I am amazed how much easier it gets each time I get rid of something. I recently donated more stuff, including furniture that has travelled from Halifax to Seattle to Ottawa to Seattle again. Obviously, there was an attachment that held me back from giving it up before. But now, it’s gone without any regret or second guessing.
Most of my stuff is only of value to me: sentimental value or replacement value. It would cost a lot of $ to replace everything, but if I took it to a pawn or consignment shop or sold it through Craig’s List or eBay, I wouldn’t get rich. So either I’m holding on emotionally or I think I’m actually going to have a need for it someday. Like I might have a need for 84 cups* at once or the juicer I haven’t used for at least nine years.
I don’t have children and I remember, a few months after my niece was born, laughingly telling a friend “Now I’ve got someone to leave all my stuff to!” I was pleased to know she would receive all the heirloomy family items I have, including furniture and jewelry.
When I was looking up the quote by Pema Chödrön in Taking the Leap for my previous post on storylines, Pema’s experience after her mother passed on grabbed my attention: “She had kept boxes of papers and trinkets that she treasured … They had represented security and comfort for her, and she had been unable to let them go. Now they were just boxes of stuff, things that held no meaning and represented no comfort or security to anyone … I had seen that things themselves are just what they are, neither precious nor worthless, and that all the labels, all our views and opinions about them, are arbitrary.”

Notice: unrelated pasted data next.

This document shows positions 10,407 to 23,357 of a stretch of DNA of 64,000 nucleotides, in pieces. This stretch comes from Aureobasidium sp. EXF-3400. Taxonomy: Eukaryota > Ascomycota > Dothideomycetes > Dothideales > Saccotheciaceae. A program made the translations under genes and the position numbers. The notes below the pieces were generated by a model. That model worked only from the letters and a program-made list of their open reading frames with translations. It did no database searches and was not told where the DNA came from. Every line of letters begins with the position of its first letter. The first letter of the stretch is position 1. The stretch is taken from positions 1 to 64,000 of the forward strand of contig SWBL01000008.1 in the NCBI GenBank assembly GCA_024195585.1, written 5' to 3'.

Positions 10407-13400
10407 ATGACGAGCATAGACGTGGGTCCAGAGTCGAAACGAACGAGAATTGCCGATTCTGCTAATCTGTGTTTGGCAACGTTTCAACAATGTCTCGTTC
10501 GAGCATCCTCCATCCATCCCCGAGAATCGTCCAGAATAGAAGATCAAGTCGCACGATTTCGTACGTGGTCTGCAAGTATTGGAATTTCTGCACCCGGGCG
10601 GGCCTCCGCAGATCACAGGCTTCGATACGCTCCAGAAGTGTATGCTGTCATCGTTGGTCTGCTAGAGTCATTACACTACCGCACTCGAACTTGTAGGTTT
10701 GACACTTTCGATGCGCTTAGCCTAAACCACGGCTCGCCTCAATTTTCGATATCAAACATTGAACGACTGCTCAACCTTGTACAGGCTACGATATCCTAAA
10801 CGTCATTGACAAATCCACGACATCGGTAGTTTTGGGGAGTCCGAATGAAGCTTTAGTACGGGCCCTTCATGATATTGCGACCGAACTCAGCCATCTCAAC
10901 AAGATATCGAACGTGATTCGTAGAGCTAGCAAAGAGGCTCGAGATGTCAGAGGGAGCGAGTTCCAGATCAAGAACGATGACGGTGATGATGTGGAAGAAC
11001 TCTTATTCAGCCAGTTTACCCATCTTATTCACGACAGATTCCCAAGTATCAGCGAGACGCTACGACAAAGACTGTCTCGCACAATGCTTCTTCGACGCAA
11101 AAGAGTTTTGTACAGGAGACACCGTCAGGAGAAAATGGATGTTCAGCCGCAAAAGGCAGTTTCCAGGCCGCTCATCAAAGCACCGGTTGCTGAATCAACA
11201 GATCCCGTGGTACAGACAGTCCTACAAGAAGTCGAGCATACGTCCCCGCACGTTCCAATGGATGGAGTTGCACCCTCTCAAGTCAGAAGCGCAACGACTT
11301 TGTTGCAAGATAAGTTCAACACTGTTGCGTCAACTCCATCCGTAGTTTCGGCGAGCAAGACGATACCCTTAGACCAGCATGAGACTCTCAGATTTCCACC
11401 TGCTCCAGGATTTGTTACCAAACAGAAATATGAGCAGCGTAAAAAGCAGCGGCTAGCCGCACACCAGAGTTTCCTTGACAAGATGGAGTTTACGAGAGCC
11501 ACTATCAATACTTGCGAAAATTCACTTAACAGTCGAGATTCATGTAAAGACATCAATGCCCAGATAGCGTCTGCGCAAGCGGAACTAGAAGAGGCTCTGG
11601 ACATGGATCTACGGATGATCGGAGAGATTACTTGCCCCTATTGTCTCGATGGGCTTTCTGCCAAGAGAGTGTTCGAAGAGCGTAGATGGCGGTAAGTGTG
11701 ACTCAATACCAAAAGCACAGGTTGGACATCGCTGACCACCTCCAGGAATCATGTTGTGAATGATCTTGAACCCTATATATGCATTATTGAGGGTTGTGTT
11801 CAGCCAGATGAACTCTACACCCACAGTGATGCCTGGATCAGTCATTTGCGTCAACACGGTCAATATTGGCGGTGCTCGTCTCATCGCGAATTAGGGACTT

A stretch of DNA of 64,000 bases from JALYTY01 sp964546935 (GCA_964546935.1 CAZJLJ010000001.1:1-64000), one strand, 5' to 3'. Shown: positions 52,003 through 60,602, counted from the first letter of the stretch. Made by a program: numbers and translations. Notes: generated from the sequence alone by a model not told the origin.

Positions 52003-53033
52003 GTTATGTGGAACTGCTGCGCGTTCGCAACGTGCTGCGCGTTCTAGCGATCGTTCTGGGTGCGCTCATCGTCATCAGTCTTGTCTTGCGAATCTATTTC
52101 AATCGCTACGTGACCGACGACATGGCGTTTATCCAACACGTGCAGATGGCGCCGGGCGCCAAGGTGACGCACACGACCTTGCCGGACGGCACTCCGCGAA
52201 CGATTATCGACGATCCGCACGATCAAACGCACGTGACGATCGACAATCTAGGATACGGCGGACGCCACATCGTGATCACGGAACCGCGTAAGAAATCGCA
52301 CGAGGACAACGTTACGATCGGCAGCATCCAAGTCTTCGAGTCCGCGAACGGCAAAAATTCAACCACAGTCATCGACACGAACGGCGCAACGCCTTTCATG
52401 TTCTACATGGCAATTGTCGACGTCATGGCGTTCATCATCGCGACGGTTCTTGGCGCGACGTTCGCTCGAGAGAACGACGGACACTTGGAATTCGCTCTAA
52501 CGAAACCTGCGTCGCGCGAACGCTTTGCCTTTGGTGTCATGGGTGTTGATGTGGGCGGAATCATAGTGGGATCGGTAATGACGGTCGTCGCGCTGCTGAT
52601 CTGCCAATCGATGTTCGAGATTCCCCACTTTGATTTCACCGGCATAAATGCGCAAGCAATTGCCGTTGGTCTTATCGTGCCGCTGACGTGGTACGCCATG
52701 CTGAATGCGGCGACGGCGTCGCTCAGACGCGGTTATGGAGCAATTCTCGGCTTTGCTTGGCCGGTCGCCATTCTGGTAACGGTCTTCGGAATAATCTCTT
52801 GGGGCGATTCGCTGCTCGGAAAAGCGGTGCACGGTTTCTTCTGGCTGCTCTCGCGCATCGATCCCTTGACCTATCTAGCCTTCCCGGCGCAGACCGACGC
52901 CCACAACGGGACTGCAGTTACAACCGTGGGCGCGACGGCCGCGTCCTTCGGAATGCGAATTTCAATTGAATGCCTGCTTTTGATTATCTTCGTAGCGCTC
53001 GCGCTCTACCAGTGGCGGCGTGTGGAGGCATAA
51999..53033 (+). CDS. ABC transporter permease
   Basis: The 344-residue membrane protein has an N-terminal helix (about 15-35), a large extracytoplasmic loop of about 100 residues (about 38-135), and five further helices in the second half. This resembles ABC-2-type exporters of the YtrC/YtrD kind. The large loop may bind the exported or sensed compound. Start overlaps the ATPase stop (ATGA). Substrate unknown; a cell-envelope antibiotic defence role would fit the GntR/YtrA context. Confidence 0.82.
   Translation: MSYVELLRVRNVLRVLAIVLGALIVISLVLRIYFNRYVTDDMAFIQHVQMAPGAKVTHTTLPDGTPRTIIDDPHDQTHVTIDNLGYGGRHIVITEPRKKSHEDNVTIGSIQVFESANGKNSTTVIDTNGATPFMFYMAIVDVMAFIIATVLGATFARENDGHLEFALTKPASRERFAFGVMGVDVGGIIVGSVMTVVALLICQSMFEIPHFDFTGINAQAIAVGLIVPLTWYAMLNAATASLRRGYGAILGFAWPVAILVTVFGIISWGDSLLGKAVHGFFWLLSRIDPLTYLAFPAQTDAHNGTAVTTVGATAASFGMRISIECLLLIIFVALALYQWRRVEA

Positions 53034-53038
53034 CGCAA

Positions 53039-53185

I’m ready to downsize everything, including my boxes of trinkets and memories, but what to do with the heirloomy items? As it is now, when I die my family will inherit a bunch of unorganized stuff and not necessarily be able to identify a previous-generation antique or jewelry item. Lightbulb: I will go through it all and carefully chose for my niece some small items that belonged to different family members. For example, a small gold shimmering purse that was my paternal grandmother’s and makes me think of her wearing it in the roaring 20’s (the box it is stored in even has my name in her handwriting: she specifically wanted me to have this). I’ll clean and pack the items well, and include a note. On the note, I’ll identify the family member the item belonged to and a memory of that person or what the object has meant to me.
I’ll keep just a few items and then document (as best I can) and give the remainder to my brother before I pass on. I want to simplify this soon – I may not have the energy or memory for it later. I’m hoping the items for my niece will all fit into a small box of treasures that she will enjoy when she’s older and while I’m still alive. To be determined: what small cherished item of mine I want to include.